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For the past decade North Carolina has faced the grim prospect of a hurricane so enormous and destructive that residents in every county of the state would be on the hook financially for the recovery.
Residents statewide could be charged for hurricane damage that didn’t touch their homes, under a 2009 state law created as a safeguard against increasingly violent windstorms that could obliterate the runaway development along the state’s coastline. That year the legislature said the N.C. Department of Insurance can authorize raising home insurance rates for all residents by as much as 10 percent to cover financial losses for the state’s Coastal Property Insurance Pool.
The 50-year-old pool is the insurer-of-last-resort that accounts for half the property insurance revenue from the state’s 18 coastal counties. The pool currently covers nearly 192,000 properties, valued at $71.7 billion. It is one of the four biggest insurers of its type in the country, similar in size to pools in Texas and Massachusetts and about half the size of Florida’s Citizens Property Insurance Corp.
But triggering the emergency payment mechanism would take an extraordinary sequence of catastrophes, possibly two back-to-back monster storms, said Wayne Goodwin, the state’s Insurance Commissioner from 2008 to 2016. Goodwin was involved in crafting the 2009 law to prepare the state for what he called a “ticking time bomb.”
Hurricane Matthew, which soaked North Carolina in 2016, didn’t come close to the Coastal Property Insurance Pool’s financial tipping point. And neither will Hurricane Florence, said Gina Schwitzgebel, general manager of the N.C. Joint Underwriting Association, which administers the coastal insurance pool.
Matthew cost the coastal pool $56.9 million for 10,747 claims, she said, and about 90 percent of the claims were paid out within 60 days. The vast majority of Matthew’s damage came from flooding, a natural disaster that is insured separately through a federal program that is not regulated by North Carolina authorities.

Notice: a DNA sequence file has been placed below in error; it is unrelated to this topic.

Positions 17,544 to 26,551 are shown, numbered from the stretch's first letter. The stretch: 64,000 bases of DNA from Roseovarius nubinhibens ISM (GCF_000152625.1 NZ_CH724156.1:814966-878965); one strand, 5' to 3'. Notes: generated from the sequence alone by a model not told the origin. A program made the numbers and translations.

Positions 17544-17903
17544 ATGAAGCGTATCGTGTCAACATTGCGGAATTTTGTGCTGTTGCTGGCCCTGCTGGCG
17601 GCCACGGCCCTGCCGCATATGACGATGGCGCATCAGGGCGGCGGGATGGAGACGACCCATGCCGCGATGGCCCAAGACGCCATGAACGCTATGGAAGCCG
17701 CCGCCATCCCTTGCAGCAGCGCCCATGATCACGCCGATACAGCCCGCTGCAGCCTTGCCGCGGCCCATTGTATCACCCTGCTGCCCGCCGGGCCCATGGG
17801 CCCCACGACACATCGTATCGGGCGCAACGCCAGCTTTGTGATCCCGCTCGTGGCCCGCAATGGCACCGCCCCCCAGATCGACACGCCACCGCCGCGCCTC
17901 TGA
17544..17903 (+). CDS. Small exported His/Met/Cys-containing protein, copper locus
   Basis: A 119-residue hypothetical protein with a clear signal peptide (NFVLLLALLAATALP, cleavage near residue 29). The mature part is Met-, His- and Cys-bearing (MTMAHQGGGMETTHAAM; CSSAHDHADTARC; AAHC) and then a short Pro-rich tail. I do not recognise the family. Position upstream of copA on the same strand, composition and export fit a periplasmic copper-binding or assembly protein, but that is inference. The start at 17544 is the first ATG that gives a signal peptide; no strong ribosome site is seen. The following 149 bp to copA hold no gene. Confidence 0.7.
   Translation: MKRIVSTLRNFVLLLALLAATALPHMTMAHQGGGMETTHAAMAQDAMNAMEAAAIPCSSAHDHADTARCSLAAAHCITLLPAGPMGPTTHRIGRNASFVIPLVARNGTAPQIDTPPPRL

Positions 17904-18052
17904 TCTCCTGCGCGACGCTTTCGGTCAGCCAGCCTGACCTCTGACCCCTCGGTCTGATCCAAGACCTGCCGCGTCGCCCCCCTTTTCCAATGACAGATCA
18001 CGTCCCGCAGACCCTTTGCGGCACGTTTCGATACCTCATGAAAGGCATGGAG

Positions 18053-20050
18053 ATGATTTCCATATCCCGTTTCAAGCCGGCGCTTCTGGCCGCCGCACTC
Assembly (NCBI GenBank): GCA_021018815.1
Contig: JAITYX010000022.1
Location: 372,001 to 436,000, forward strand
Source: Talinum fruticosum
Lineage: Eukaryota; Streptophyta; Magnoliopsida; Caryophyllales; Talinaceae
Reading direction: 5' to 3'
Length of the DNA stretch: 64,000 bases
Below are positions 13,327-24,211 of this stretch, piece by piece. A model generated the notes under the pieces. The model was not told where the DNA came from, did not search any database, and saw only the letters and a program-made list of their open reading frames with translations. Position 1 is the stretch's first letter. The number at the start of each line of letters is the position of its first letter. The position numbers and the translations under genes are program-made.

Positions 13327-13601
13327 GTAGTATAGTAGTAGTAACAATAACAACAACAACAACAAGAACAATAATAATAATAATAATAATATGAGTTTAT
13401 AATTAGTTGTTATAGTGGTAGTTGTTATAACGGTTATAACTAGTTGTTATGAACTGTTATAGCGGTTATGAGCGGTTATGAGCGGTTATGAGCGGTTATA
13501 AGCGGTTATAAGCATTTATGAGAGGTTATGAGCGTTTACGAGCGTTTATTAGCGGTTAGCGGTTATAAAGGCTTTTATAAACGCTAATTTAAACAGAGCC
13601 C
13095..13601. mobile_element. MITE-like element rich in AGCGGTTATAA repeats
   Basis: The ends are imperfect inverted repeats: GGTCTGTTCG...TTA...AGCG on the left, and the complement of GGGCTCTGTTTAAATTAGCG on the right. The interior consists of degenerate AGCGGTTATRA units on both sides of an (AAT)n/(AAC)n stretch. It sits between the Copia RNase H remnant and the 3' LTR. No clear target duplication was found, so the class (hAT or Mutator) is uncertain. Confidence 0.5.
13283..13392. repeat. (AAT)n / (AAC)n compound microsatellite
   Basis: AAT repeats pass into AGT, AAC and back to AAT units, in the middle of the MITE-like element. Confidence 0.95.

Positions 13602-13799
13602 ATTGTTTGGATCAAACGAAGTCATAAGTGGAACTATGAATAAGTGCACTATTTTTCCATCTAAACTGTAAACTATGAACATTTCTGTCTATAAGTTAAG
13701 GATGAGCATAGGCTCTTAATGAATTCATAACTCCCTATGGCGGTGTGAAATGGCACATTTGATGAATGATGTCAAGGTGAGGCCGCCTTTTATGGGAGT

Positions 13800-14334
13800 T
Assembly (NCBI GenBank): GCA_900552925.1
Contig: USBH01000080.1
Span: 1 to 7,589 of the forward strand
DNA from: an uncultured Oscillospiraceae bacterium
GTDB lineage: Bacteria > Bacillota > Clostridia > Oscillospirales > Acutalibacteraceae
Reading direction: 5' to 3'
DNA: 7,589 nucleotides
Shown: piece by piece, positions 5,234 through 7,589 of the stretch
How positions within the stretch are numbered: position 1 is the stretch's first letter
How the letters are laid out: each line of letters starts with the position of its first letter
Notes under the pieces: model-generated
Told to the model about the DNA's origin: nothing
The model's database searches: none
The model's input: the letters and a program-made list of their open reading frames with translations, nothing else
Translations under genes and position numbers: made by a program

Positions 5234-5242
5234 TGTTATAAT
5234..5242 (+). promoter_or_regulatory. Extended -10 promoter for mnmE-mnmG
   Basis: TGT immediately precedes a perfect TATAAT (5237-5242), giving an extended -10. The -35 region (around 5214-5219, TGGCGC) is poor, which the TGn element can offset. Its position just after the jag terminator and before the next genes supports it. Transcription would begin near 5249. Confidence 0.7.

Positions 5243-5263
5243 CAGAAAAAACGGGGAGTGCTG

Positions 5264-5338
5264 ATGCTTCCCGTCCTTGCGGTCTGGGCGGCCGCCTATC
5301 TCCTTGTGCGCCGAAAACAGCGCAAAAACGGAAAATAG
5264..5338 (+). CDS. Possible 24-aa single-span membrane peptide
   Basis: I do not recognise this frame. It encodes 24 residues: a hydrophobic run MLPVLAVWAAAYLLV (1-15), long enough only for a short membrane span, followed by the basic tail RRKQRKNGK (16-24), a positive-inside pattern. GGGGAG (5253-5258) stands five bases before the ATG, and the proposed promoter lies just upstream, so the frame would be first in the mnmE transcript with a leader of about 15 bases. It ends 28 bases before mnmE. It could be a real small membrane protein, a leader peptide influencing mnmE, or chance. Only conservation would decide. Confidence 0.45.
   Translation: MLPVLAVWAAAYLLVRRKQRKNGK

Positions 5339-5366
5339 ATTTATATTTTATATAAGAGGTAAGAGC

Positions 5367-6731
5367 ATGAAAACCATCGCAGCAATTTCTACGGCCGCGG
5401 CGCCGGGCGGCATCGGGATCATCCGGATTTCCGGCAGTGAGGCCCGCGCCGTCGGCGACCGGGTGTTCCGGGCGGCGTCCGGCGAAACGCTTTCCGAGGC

Hurricane Florence appears to be following a similar pattern, Raymond Evans, general manager of the N.C. Rate Bureau, which handles rate filings for property and auto insurers.
“There is substantial damage but it’s not the wholesale structural damage we were thinking when this thing was out in the Atlantic,” Evans said. “As with Matthew, this is going to be much more of a flood and water event than a wind event.”
Initial estimates for damage caused by Hurricane Florence will be discussed by the Joint Underwriting Association’s board of directors in a closed meeting this Wednesday. But computer models and early reports indicate that Florence won’t strain the pool’s available reserves.
“I have several modeling firms that have already sent us loss projections,” Schwitzgebel said. “I have meteorology reports from multiple companies — reinsurance, brokers, air models, RMS [risk management solutions] models.”
The North Carolina coastal pool could cover $2.94 billion in claims with current reserves and reinsurance programs, she said. And under the 2009 law, it could issue about $4 billion in catastrophe bonds to pay off damage exceeding its current capacity. It would be able to repay the bondholders by assessing property policy holders throughout the state.
The Joint Underwriting Association has run computer models to project the potential damage if historical hurricanes were to unleash their fury on today’s developed oceanfronts and coastal communities.
The most destructive storm would be Hurricane Hazel, the Category 4 storm from 1954, which today would cause $2 billion in damage to properties insured by North Carolina’s coastal pool. Next in line would be Hurricane Donna, the Category 2 storm from 1960 that would cost the coastal pool $1.1 billion in claims today, the computer models show.
Those property losses are in line with the 2017 damage wrought by Hurricane Harvey in Texas, Schwitzgebel said. The Category 4 storm caused $1.6 billion in losses for 76,000 claims to the Texas Wind Pool, the insurer-of-last-resort in that state that insures dwellings commercial insurers consider too risky.
Goodwin, the former state insurance commissioner, said there is a remote possibility of an unprecedented hurricane season that would bust the bank for the Coastal Property Insurance Pool. Goodwin said the odds are going to get greater over time as global warming intensifies, sea levels rise and storms become more destructive.
“Can Armaggedon happen where we get two Hazels in the same year?” Schwitzgebel said. “That’s what you’re looking at.”